Employment Pathways in the Watershed Academy
River Source offers resources for seeking, finding and securing work in water, wildlife, renewable energy, land management and outdoor recreation. Check out the website at Green Jobs NM which has listing of internships and jobs in water, land management, solar industry, and much more. We also have work directly with students by organizing Green Job fairs, trainings in writing resumes and cover letters to secure a job, mock interviews, making elevator pitches, and coaching in workplace practices and ethics.
2023 Watershed Academy Learning and Outcomes!
We are grateful to many financial supporters for the 2023 Watershed Academy including Los Alamos National Labs, Triad National Security, the McCune Foundation, the US Forest Service, and all our amazing partners including acequia parciantes, Trampas Forest Council, Forest Stewards Guild, Worcester Polytechnic, Hermits Peak Watershed Alliance, NM Acequia Association, NM Forest and Watershed Restoration Institute and Conservation Science Center at NM Highlands University and Luna Community College just to mention a few.
The 2024 course work for the Watershed Academy now is being shared here on Learn.Riversource.net (https://learn.riversource.net/courses/watershed-academyjob-pathways-for-water-and-climate-resilience/)
2020 Watershed Academy Interns
Six summer interns graduated as the first class of watershed superheroes in a 2 – week intensive experience. Check out the video of the graduation ceremony where students present their findings and experiences.
2019 Summer Interns Natasha Sanchez and Gaby Rael
Gaby Rael and Natasha Sanchez created incredible projects while working with us in 2019. Gaby Rael, from Santa Fe, completed a monumental data migration project moving decades of river ecology data from an older website to a new data management service. She also created We kept her on as staff for several months until her busy schedule made it difficult to continue working with us. We are planning in keeping in contact with her as she plans to finish high school at the end of 2020. Read her story about Gaby’s internship experience by clicking here.
Natasha Sanchez, from Santo Domingo Pueblo, started as a volunteer, got good experience as an intern and left as a staff person to college at New Mexico State University. She created an incredibly powerful documentary of the 40th anniversary of the uranium spill at Red Rock Water Pond on Dine land, provided valuable help on doing ecological monitoring field work, and helped plant hundreds of trees and supervise about 60 tribal youth doing the same on Cochiti Pueblo along the Santa Fe River. We see her as a rising star in the wildlife and natural resources field and, like several of our past female interns, will likely find professional work in the field. Read her story about Natasha’s internship experience by clicking here.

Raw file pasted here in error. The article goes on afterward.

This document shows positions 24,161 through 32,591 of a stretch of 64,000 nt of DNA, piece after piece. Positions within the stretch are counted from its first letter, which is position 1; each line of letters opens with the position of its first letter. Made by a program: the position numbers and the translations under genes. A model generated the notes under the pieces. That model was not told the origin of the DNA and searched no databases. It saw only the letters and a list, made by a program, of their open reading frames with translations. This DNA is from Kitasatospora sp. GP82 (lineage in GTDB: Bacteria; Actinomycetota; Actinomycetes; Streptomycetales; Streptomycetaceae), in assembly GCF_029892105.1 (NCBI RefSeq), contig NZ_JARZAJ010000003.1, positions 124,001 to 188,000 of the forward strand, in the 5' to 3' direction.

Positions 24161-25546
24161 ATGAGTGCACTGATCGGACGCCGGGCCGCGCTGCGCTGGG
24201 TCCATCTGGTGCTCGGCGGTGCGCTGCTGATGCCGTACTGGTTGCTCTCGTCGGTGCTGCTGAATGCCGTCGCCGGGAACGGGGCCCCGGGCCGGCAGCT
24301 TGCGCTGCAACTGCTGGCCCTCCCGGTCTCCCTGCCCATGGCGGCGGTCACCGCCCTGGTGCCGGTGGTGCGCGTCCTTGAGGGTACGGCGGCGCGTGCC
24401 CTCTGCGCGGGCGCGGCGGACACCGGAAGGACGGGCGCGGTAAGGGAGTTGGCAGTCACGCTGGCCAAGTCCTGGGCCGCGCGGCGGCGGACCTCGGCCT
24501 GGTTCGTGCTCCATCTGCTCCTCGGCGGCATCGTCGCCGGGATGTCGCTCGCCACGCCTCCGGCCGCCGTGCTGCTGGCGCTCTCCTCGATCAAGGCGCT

2018 Internship at Cochiti Pueblo and in Questa, New Mexico
In the summer of 2018, we employed three interns: Anthony Herrera, with the Cochiti Pueblo Natural Resources Internship, and Angelica Lovato and Dominic Torres, with the Forest Service Secure Rural Schools Project, working in Questa, New Mexico. These interns spent field days with River Source staff, assessing the health of their land and water using rugged field techniques and cutting-edge technology like drone imagery. Click on each of their names to read – in their own words – all about their summer experiences!
Thanks to the Cochiti Dept. of Natural Resources staff, Santa Fe Community Foundation, McCune Charitable Foundation, and critical funding from foundations to cover staff cost, we worked this summer with our fantastic intern Anthony Hererra. Anthony worked to install instream rock structures, collecting water quality data at Haashuk Cheena (Santa Fe River), mentoring youth in fishing and water quality testing, and more. With River Source staff, Anthony learned to fly a drone to aerially analyze canopy cover and stream conditions! He worked directly with the Cochiti Pueblo Department of Natural Resources on a number of wildlife tracking and natural resources management projects. Read all about his experiences in his blog post here!